The ecological approach to medical anthropology considers the relationship between organisms and their entire environment. This approach can go beyond a biological approach because it can draw attention to ecological origins that may manifest into biological complications. Furthermore, it draws on the idea that the goal of an ecosystem is to maintain balance. An ecosystem in balance requires organisms within the environment to be in homeostasis in their own bodies that contribute to the greater community. I am extremely interested in osteopathic medicine and whole-body healing, so this balance-oriented, ecological approach appeals to me the most. This approach can be used to identify factors in an ecosystem that may contribute to ill health. An example of this in ecology is identifying the role of a keystone species. This approach can extend to practical applications in humanity. For example, relationships between diet and health can be examined on an ecological level. If a population is eating meat from a cow, where are those cows and what do they eat? Does this have an effect on the physical or psychological health of the humans in question?
As for the distinction between illness and disease, I viewed disease as a kind of illness. My perceived definition of illness was broader than the one given in the lecture. I thought of illness as any ailment, and disease could be one of them.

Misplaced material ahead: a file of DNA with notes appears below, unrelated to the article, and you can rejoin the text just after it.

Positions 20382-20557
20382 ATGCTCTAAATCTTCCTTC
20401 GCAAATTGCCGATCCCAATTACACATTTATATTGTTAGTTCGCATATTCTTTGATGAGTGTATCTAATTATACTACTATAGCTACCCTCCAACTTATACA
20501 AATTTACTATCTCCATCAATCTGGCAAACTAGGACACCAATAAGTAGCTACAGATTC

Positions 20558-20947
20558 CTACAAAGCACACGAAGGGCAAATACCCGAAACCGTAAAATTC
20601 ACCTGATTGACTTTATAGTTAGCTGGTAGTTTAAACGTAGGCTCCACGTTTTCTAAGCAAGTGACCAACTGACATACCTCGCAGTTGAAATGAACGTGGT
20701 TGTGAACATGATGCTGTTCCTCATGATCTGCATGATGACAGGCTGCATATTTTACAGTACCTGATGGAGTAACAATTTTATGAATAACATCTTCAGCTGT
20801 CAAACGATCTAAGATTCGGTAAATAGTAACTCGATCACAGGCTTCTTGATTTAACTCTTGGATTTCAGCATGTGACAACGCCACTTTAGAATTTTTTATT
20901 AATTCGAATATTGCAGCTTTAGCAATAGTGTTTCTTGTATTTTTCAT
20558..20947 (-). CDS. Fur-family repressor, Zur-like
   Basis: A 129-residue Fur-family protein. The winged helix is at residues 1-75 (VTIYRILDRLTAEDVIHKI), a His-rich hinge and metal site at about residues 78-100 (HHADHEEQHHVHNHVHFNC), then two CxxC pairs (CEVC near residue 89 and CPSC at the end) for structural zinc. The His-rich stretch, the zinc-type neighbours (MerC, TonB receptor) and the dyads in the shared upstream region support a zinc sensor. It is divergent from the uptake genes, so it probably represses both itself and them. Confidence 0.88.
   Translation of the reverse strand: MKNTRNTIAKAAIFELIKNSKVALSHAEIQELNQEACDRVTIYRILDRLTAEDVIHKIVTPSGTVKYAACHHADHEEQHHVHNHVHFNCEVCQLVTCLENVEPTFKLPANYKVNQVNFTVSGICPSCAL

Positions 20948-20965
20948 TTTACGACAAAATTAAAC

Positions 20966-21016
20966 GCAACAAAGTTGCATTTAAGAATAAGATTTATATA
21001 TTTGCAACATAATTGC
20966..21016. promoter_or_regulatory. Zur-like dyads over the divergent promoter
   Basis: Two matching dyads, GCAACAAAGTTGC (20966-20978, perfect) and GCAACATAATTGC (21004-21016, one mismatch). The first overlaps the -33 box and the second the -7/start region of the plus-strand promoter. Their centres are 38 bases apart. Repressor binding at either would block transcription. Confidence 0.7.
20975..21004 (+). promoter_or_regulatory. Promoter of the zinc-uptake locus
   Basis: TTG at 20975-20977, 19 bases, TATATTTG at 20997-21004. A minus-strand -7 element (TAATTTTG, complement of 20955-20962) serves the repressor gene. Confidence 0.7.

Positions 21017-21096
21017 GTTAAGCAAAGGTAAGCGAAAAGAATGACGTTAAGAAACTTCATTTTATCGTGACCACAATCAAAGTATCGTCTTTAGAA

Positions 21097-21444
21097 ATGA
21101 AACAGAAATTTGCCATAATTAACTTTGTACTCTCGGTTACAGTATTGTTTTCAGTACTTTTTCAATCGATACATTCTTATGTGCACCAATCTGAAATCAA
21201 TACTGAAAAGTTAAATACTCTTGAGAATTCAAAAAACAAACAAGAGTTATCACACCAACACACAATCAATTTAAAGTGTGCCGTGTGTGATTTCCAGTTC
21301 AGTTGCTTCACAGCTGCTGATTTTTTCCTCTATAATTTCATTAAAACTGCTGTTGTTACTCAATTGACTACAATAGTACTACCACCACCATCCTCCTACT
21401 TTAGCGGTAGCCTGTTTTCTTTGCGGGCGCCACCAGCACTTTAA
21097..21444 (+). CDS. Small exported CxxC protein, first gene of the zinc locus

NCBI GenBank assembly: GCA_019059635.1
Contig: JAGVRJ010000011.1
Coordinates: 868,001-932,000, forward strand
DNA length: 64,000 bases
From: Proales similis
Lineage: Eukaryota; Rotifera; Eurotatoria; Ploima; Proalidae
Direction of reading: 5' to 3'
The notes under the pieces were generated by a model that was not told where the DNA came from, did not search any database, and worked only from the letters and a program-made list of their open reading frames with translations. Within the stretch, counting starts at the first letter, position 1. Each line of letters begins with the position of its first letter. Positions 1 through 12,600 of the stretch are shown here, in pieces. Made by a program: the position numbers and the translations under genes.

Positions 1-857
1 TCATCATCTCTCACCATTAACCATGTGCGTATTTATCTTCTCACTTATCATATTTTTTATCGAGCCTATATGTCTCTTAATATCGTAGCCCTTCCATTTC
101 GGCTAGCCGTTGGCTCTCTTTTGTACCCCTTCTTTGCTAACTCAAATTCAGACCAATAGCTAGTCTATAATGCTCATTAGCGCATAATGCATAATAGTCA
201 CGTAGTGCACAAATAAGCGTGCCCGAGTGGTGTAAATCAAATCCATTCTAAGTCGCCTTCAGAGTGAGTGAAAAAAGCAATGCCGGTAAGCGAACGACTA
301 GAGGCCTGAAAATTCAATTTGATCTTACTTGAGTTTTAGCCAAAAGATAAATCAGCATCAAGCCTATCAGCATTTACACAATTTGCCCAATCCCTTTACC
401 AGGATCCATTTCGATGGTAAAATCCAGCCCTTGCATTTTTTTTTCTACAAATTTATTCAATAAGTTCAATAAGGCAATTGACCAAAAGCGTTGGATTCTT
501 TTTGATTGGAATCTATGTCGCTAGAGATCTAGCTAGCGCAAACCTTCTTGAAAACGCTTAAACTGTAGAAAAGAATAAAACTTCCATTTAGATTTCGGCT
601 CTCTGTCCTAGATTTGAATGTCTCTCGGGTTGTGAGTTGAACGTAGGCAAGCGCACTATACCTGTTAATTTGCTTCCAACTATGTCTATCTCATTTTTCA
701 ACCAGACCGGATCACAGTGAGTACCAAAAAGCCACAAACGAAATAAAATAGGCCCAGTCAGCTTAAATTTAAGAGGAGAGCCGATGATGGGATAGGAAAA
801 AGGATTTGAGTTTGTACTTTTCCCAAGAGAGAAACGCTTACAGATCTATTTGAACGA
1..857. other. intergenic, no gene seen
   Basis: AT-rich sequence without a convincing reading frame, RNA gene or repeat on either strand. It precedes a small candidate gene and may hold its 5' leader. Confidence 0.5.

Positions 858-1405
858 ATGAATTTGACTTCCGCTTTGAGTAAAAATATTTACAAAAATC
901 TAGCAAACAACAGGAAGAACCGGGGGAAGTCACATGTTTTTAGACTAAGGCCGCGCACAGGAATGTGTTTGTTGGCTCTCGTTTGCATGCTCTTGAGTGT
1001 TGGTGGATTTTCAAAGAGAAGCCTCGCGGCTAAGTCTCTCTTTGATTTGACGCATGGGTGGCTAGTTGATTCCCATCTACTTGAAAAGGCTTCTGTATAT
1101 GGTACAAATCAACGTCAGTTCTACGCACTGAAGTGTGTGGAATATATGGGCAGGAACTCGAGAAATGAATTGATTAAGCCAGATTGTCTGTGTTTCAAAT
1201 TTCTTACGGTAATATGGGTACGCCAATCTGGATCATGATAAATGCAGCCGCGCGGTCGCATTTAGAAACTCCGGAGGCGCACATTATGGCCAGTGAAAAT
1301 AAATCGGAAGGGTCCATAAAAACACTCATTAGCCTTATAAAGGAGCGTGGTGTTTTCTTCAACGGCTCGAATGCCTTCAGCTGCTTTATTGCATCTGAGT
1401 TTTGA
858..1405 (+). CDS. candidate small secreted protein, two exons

Milner is talking about the American culture. The geographical description early in the article drew my attention, and I pictured the culture in the location that was discussed. At first I pictured America as the area between Canada and Mexico and I was a little bit confused. Why had I never heard of this culture in history classes? The practices that were described seemed ancient, and America is not as old as the Eurasian cultures that had magic rituals thousands of years ago. At first I winced when reading about the rituals, but as the article went on to describe ways that the body is manipulated I recognized parallels between the Nacerima culture and the American culture. The emphasis on our unhappiness with our natural bodies echoes in America today.
The ritual of drilling into teeth for no medical reason represents treatments of whitening and straightening teeth, although they are not described as this in the article. The Nacerima culture links this practice to having friends, which seems so fitting for Americans in particular. When reading about the practice, I imagined the drilling to make teeth uglier, and I believe that Milner purposefully made it seem that way. The practice emphasizes the exaltation of outward beauty over health, which is also demonstrated by the people risking their lives for these magical treatments. The ritual of the listener represents psychological health in the Nacerima culture.